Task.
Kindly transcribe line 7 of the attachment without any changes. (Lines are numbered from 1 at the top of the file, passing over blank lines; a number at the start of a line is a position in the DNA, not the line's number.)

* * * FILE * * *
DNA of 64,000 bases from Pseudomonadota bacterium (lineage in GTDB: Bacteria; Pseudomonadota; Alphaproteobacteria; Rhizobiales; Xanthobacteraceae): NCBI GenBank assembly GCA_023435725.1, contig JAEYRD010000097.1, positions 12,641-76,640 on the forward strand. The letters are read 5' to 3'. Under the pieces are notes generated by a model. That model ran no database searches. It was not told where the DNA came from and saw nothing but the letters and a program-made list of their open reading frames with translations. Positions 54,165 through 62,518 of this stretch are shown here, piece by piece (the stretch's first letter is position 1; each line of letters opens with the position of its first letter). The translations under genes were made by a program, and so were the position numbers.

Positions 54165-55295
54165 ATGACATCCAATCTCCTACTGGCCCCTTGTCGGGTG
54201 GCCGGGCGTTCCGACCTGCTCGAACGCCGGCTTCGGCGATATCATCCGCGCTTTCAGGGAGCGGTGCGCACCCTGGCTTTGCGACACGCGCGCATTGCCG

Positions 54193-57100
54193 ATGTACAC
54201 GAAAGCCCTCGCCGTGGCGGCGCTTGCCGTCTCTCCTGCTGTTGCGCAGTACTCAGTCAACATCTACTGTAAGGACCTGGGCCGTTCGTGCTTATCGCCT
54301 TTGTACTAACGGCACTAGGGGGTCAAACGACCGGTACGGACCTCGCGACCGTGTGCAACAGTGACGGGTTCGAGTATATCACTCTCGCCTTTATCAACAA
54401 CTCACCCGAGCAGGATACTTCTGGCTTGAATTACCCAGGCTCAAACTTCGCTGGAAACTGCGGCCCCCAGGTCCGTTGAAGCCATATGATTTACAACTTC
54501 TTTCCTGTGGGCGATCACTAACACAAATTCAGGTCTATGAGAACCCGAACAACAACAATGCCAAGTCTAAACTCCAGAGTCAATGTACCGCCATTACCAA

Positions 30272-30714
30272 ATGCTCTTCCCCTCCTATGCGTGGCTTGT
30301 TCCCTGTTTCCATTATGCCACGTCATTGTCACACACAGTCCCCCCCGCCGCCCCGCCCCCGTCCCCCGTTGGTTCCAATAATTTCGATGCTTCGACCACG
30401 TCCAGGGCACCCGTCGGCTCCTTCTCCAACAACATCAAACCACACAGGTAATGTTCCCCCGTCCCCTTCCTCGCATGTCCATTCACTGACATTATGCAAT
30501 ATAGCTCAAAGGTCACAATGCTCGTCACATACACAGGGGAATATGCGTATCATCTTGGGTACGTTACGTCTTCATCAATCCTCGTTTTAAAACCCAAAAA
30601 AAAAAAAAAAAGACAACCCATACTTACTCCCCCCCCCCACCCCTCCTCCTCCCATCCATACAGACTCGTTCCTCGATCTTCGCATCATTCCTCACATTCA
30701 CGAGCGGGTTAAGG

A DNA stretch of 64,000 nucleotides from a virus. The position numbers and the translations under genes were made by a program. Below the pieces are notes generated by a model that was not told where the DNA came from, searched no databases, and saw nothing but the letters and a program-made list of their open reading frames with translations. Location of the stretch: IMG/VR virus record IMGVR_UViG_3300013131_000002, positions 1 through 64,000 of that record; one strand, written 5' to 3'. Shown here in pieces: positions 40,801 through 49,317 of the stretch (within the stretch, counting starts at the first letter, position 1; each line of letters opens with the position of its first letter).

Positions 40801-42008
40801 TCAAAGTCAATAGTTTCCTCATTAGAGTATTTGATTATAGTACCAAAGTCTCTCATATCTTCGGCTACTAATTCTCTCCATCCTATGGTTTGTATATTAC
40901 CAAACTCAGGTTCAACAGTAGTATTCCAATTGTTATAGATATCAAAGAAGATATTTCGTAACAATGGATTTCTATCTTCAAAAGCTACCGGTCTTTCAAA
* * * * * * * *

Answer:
54201 GAAAGCCCTCGCCGTGGCGGCGCTTGCCGTCTCTCCTGCTGTTGCGCAGTACTCAGTCAACATCTACTGTAAGGACCTGGGCCGTTCGTGCTTATCGCCT